Protecting Migrant Children
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Protecting Migrant Children

In Search of Best Practice

Edited by Mary Crock and Lenni B. Benson

Unprecedented numbers of children are crossing international borders seeking safety. Framed around compelling case studies explaining why children are on the move in Africa, the Americas, Asia, Europe, the Middle East and Oceania, this book explores the jurisprudence and processes used by nations to adjudicate children’s protection claims. The book includes contributions from leading scholars in immigration, refugee law, children’s rights and human trafficking which critically examine the strengths and weaknesses of international and domestic laws with the aim of identifying best practice for migrant children.
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Chapter 23: Don’t look behind you: unaccompanied and separated children who have participated in armed conflict in South Sudan

Kasey Tyler and Shelly Whitman

Abstract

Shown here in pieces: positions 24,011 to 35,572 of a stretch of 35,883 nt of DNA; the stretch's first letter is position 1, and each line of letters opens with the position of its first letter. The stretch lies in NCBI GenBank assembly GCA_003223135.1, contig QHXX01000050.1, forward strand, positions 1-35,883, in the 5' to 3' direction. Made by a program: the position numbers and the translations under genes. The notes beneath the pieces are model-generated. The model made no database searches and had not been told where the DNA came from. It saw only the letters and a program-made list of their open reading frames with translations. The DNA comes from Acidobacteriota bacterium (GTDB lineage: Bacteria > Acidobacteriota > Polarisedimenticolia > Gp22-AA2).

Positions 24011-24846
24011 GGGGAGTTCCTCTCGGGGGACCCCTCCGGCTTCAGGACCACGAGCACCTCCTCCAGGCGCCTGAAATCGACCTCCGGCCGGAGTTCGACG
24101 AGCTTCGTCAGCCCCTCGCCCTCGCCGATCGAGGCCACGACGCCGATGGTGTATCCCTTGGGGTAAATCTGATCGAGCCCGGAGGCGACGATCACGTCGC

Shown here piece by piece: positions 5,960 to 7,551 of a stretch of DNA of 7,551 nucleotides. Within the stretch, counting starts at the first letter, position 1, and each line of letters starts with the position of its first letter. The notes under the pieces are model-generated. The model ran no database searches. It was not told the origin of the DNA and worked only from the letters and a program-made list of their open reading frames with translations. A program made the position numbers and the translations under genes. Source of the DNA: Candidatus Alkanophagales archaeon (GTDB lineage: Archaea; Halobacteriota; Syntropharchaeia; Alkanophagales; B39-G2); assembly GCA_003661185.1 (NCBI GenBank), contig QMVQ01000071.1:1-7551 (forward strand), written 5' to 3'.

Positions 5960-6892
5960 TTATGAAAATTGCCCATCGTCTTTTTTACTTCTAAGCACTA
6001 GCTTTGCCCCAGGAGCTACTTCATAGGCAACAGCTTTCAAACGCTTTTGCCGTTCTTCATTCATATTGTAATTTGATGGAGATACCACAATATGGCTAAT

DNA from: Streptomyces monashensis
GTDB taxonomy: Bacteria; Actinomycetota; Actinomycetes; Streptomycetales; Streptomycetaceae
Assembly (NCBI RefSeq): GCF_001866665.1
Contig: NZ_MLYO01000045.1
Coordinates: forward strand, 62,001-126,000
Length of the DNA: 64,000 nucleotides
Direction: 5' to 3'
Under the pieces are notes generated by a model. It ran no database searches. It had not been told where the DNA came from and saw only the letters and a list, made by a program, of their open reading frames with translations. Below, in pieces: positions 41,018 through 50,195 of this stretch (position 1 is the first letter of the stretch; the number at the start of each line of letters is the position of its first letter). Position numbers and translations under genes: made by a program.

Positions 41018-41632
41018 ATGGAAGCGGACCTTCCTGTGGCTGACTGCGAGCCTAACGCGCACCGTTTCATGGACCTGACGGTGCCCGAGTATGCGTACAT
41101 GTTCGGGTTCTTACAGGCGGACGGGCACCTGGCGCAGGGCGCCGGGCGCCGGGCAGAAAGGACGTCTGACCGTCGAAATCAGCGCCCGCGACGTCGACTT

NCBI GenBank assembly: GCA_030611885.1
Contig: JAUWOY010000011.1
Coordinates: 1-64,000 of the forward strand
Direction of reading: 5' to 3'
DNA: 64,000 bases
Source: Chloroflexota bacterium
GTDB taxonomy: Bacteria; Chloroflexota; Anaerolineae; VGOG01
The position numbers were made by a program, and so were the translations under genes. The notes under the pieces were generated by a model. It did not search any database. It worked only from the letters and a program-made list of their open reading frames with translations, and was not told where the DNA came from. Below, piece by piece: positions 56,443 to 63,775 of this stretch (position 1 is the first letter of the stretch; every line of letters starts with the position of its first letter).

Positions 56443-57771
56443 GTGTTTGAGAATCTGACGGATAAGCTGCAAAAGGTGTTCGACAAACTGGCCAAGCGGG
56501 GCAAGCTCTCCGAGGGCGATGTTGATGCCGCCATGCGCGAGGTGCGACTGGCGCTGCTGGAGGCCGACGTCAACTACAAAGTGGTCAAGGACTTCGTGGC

This chapter reflects on children associated with armed groups or forces as a unique category of migrant children. The protection of these children under international humanitarian law, international human rights law and international principles is examined. The effectiveness of these legal protections, and the mechanism that has been developed by the international community to discourage states and non-government forces from recruiting children into combat or support roles, are also discussed . The two authors reflect on their experience in South Sudan to explore the challenges that exist in actualizing international protections in the context of ongoing conflict. 

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